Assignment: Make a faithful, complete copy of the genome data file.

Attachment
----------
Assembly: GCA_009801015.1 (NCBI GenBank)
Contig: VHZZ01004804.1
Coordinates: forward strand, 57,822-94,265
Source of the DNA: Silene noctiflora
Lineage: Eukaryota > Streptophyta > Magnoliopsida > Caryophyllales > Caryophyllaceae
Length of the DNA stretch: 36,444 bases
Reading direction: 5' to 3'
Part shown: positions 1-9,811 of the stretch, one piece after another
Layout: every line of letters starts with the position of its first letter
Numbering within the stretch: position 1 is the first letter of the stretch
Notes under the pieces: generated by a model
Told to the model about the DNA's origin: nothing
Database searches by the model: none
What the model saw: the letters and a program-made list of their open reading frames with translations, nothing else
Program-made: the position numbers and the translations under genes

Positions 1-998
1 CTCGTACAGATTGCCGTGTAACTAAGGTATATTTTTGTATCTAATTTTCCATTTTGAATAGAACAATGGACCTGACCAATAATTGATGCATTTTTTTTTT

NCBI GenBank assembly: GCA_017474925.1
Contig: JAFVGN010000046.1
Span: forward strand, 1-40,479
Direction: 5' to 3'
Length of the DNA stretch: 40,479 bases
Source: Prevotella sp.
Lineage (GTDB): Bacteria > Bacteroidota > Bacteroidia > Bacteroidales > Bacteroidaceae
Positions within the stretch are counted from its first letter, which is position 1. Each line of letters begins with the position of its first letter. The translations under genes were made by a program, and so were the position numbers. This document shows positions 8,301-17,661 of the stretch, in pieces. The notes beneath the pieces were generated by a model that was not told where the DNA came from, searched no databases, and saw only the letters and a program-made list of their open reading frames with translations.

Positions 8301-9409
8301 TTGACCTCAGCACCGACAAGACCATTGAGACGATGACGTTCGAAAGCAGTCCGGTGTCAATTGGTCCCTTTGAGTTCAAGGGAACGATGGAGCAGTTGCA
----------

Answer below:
Assembly: GCA_009801015.1 (NCBI GenBank)
Contig: VHZZ01004804.1
Coordinates: forward strand, 57,822-94,265
Source of the DNA: Silene noctiflora
Lineage: Eukaryota > Streptophyta > Magnoliopsida > Caryophyllales > Caryophyllaceae
Length of the DNA stretch: 36,444 bases
Reading direction: 5' to 3'
Part shown: positions 1-9,811 of the stretch, one piece after another
Layout: every line of letters starts with the position of its first letter
Numbering within the stretch: position 1 is the first letter of the stretch
Notes under the pieces: generated by a model
Told to the model about the DNA's origin: nothing
Database searches by the model: none
What the model saw: the letters and a program-made list of their open reading frames with translations, nothing else
Program-made: the position numbers and the translations under genes

Positions 1-998
1 CTCGTACAGATTGCCGTGTAACTAAGGTATATTTTTGTATCTAATTTTCCATTTTGAATAGAACAATGGACCTGACCAATAATTGATGCATTTTTTTTTT

NCBI GenBank assembly: GCA_017474925.1
Contig: JAFVGN010000046.1
Span: forward strand, 1-40,479
Direction: 5' to 3'
Length of the DNA stretch: 40,479 bases
Source: Prevotella sp.
Lineage (GTDB): Bacteria > Bacteroidota > Bacteroidia > Bacteroidales > Bacteroidaceae
Positions within the stretch are counted from its first letter, which is position 1. Each line of letters begins with the position of its first letter. The translations under genes were made by a program, and so were the position numbers. This document shows positions 8,301-17,661 of the stretch, in pieces. The notes beneath the pieces were generated by a model that was not told where the DNA came from, searched no databases, and saw only the letters and a program-made list of their open reading frames with translations.

Positions 8301-9409
8301 TTGACCTCAGCACCGACAAGACCATTGAGACGATGACGTTCGAAAGCAGTCCGGTGTCAATTGGTCCCTTTGAGTTCAAGGGAACGATGGAGCAGTTGCA